If leftwing populism in America were anything like as potent as right-wing populism – Matt Bai has a superb analysis of this in the NYT today – there would be cheering in the streets. But there’s nada, but more leftist utopianism and outrage on MSNBC. And since there’s no end to this spill without relief wells, this is about as much as Obama can do, short of monitoring clean-up efforts, or rather ongoing management of the ecological nightmare of an unstopped and unstoppable wound in the ocean floor.

    I sure understand why people feel powerless and angry about the vast forces that control our lives and over which we seem to have only fitful control – big government and big business. But it seems to me vital to keep our heads and remain focused on what substantively can be done to address real problems, and judge Obama on those terms . . .


    Every so often Sullivan, a fairly liberal-minded “conservative,” painstakingly enumerates Obama’s accomplishments. It baffles me why so many people overlook the really worthwhile things that have gotten done in a year and a half, especially in light of how rapidly the previous administration brought us to the teetering edge of doom. I go a little nuts thinking back to Election 2000, Nader, ouch! (Nader’s seeming inability to imagine the realities of women, nonwhites, etc., always hurt too much to trust he could represent us well). But the point is our past follies plus some wishful thinking got us here, and now we must assiduously dig out from the rank and terrible hole we dug for ourselves and consider a lot of things more ably than we have done to date. I hope!

  25. Bob
    Posted June 17, 2010 at 4:56 pm | Permalink

    I hate to admit that you may be right about Hilary having been the better candidate after all. She was the obvious, beholden corporate dem but I suspect she might have displayed a touch more testicle than Obama has. Probably would have been the same result on every issue in the end though. The only real advantage I see to Obama at this point is he has managed to ignite this crazy tea party element that seems to be fracturing the Republican party in glorious fashion.

  26. Oliva
    Posted June 17, 2010 at 5:01 pm | Permalink

    Things are shaking up, thank goodness. Olbermann, whom I credit, with Stephen Colbert and some others, with saving some of us during the AWFUL years and getting us to something better–and whom I therefore love and thank ongoingly–is fed up with Daily Kos. In the quotation I cut- and pasted earlier, Sullivan grouched about MSNBC (not new, his annoyance with the cable station). Now Keith O. is fed up with Kos, It really has been seeming that some so-called progressives (Naomi Klein, for example) have been sounding too much like kooks on the far right really since just after Obama took office–maybe is a sense of entitlement getting bitten by reality, plus a need for a paycheck, and the two sides are bending to form a circle that looks libertarian and is missing heart. I’m happy for a shakeup, hope it helps land us somewhere better than what is now at play in this doggone country.

  27. Ted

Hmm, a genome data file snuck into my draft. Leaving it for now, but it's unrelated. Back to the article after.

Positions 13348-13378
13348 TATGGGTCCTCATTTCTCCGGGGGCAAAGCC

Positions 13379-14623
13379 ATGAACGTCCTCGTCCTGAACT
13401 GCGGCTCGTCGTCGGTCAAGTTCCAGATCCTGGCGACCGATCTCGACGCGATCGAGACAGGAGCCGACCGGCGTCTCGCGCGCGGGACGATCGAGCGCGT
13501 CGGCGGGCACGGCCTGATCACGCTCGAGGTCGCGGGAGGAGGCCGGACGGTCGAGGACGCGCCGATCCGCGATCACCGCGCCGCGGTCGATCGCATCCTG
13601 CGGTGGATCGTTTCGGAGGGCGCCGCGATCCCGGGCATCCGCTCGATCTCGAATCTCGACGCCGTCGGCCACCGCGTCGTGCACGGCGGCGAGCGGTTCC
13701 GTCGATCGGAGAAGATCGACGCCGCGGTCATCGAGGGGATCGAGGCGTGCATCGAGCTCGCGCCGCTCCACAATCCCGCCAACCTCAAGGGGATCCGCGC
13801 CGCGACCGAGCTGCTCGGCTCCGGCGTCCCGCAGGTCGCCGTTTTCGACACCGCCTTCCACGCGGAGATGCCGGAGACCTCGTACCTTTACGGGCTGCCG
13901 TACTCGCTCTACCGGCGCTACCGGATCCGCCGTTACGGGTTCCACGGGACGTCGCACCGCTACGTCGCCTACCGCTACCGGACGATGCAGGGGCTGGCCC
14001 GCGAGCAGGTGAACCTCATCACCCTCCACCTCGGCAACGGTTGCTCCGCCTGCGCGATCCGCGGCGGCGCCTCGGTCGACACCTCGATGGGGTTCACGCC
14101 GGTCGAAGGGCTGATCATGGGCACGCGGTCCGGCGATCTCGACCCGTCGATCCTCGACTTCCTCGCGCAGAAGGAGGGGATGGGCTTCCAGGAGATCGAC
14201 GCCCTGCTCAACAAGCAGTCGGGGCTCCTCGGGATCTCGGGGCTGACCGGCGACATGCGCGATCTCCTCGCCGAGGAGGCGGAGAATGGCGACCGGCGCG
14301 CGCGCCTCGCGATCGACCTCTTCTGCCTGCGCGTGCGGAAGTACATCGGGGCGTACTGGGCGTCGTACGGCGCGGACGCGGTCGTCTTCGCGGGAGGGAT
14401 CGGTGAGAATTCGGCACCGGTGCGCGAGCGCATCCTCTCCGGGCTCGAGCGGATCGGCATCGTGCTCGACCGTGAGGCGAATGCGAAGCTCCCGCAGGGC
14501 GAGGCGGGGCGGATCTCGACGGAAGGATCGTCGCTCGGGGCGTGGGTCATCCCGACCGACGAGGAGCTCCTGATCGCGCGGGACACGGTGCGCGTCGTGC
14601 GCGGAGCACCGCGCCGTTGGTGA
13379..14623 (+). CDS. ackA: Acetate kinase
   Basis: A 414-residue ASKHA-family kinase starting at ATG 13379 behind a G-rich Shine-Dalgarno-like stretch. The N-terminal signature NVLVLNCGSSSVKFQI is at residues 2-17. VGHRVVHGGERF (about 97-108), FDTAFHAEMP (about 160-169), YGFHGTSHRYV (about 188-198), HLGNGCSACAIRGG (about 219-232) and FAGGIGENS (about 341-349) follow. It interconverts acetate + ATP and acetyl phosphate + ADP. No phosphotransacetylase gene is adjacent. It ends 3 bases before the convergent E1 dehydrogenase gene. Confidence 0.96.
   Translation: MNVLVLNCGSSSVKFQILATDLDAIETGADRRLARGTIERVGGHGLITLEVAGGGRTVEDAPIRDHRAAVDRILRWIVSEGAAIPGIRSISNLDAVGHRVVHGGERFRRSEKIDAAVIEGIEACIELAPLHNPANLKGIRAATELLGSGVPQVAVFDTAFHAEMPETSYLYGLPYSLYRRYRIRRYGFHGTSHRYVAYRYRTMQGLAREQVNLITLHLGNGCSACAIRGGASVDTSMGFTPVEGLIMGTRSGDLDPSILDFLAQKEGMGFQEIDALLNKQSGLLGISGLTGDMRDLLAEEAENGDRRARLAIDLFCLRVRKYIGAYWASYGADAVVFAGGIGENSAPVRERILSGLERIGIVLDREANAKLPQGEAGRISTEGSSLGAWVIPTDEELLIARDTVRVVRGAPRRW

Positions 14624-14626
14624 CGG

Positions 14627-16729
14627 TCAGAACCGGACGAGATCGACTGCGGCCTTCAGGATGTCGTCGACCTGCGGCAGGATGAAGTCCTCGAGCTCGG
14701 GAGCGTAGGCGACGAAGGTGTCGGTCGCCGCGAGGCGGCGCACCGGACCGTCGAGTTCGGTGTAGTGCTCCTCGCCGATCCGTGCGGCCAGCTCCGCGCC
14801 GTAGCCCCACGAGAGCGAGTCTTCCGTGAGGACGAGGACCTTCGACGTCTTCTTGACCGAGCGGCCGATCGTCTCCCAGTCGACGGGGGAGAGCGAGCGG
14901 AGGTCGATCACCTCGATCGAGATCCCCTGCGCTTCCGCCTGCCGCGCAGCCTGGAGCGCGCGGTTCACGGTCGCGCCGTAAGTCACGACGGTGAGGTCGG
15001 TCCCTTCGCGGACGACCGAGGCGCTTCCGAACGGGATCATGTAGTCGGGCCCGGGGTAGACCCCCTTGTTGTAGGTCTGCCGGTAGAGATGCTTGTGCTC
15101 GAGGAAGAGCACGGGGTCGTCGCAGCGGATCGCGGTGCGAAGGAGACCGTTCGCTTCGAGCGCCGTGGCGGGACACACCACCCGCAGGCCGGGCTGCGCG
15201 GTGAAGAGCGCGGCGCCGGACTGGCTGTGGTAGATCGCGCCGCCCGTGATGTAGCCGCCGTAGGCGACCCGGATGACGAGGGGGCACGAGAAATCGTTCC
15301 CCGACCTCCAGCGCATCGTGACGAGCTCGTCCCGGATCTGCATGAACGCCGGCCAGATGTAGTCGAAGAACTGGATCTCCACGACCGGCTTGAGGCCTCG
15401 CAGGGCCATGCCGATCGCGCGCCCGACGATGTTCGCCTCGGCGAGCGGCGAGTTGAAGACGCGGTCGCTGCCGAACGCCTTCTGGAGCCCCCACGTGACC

Posted June 18, 2010 at 9:05 am | Permalink

    Colbert on the speech.


  28. King Jippo
    Posted June 20, 2010 at 10:40 pm | Permalink

    Oliva, you act like politics is the end, not the means.
    You get so excited about talking heads, it is really hard for me to believe.
    But ask yourself what is really happening in Washington and I think you will have to admit; nothing.

  29. Jiggs
    Posted June 21, 2010 at 2:31 am | Permalink

    Peter Larson said, “Personally, I like to see environmentally hazardous industries strangled by regulations. Don’t ask me why.”

    …and EOS responded, “Great, then you won’t mind another 30% or more unemployed when our economy shuts down.”

    EOS, sorry, but that doesn’t make any sense. Using the Deepwater Horizon disaster as an example, think about how many people don’t have jobs as a result of this. Not just the Deepwater Horizon workers, but all of the people in the Gulf who are affected by this.

    While it can be argued by BP, Halliburton and Transocean that regulations were in place, they were extremely loosely regulated to say the least. Regulations cost greedy corporations, their overpaid executives and shareholders MONEY. They do not cause the loss of jobs. If the regulations and safety requirements had been adhered to by BP, Halliburton and Transocean, then this would have never happened, and a lot of people would still have jobs. Your argument is invalid.

  30. Oliva
    Posted June 21, 2010 at 6:25 am | Permalink

    Not “so excited,” KJ (though I guess I can see how you got this impression). Mentioned the talking heads in response to earlier mention about a talking head and other things in my head at the moment. Have turned to Sullivan’s occasional lists of the president’s efforts and accomplishments, however, and appreciate his trouble in keeping track–as it seems like a whole lot of people began griping almost right out of the gate and missed acknowledging some key and welcome changes. And yet, and yet–we have miles to go–and quoting Wallace Stevens, “the imperfect is our paradise.” (But I do get frustrated re. the talking heads, the ones who gripe and rage in order to have material but fail to acknowledge what has been made better, even if it seems too slight.)

  31. mSS
    Posted June 24, 2010 at 9:17 am | Permalink

    I don’t know anything about this guy, he might be a crank, but this story isn’t completely unbelievable.